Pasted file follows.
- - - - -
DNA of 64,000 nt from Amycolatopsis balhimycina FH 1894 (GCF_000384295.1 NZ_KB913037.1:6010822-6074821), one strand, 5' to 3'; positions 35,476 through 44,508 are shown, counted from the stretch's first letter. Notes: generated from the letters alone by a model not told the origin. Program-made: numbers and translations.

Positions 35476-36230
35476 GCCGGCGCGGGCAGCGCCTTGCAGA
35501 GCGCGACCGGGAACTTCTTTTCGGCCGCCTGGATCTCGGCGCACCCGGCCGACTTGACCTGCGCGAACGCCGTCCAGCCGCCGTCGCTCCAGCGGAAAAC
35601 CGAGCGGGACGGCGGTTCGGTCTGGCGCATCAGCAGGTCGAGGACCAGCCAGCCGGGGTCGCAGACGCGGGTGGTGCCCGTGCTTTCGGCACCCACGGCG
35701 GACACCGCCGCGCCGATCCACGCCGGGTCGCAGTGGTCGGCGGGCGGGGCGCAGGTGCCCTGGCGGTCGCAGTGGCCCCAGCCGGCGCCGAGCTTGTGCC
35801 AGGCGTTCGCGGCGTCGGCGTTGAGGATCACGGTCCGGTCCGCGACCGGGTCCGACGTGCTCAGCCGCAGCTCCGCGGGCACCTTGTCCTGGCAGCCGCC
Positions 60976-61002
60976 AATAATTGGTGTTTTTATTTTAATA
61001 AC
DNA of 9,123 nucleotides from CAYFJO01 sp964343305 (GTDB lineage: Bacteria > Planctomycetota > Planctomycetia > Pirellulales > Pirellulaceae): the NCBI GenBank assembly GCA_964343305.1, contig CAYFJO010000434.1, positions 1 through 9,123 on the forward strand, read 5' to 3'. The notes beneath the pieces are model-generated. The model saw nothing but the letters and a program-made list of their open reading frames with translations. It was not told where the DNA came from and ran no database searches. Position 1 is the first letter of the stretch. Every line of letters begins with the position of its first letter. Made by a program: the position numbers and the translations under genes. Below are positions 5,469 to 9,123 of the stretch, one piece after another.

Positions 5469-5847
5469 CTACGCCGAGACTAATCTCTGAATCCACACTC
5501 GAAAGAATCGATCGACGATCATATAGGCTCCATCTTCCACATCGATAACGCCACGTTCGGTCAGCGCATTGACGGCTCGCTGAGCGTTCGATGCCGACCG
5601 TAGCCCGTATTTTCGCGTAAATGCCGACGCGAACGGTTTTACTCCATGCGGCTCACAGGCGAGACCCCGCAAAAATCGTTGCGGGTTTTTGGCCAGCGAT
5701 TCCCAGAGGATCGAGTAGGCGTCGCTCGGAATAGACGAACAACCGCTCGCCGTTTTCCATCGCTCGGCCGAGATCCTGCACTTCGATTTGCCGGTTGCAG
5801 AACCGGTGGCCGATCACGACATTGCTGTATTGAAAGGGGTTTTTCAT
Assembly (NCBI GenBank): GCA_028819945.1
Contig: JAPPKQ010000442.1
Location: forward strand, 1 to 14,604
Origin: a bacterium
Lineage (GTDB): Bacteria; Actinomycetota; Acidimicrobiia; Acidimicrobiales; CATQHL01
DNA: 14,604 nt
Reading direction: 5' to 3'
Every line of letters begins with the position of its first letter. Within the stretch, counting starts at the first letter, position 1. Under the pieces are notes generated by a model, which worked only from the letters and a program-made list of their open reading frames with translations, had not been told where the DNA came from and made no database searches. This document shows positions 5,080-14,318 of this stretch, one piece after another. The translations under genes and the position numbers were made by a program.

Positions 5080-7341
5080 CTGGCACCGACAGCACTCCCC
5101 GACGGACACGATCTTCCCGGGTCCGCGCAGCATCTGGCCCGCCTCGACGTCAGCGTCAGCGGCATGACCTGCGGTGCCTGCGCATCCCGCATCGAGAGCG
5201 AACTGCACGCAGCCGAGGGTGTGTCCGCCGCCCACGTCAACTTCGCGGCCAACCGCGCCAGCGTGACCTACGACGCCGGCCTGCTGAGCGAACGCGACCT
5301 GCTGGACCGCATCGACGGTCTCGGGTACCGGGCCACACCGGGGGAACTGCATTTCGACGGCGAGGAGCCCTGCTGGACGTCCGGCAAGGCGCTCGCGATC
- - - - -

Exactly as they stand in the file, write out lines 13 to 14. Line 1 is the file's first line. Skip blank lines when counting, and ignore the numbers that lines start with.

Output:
5469 CTACGCCGAGACTAATCTCTGAATCCACACTC
5501 GAAAGAATCGATCGACGATCATATAGGCTCCATCTTCCACATCGATAACGCCACGTTCGGTCAGCGCATTGACGGCTCGCTGAGCGTTCGATGCCGACCG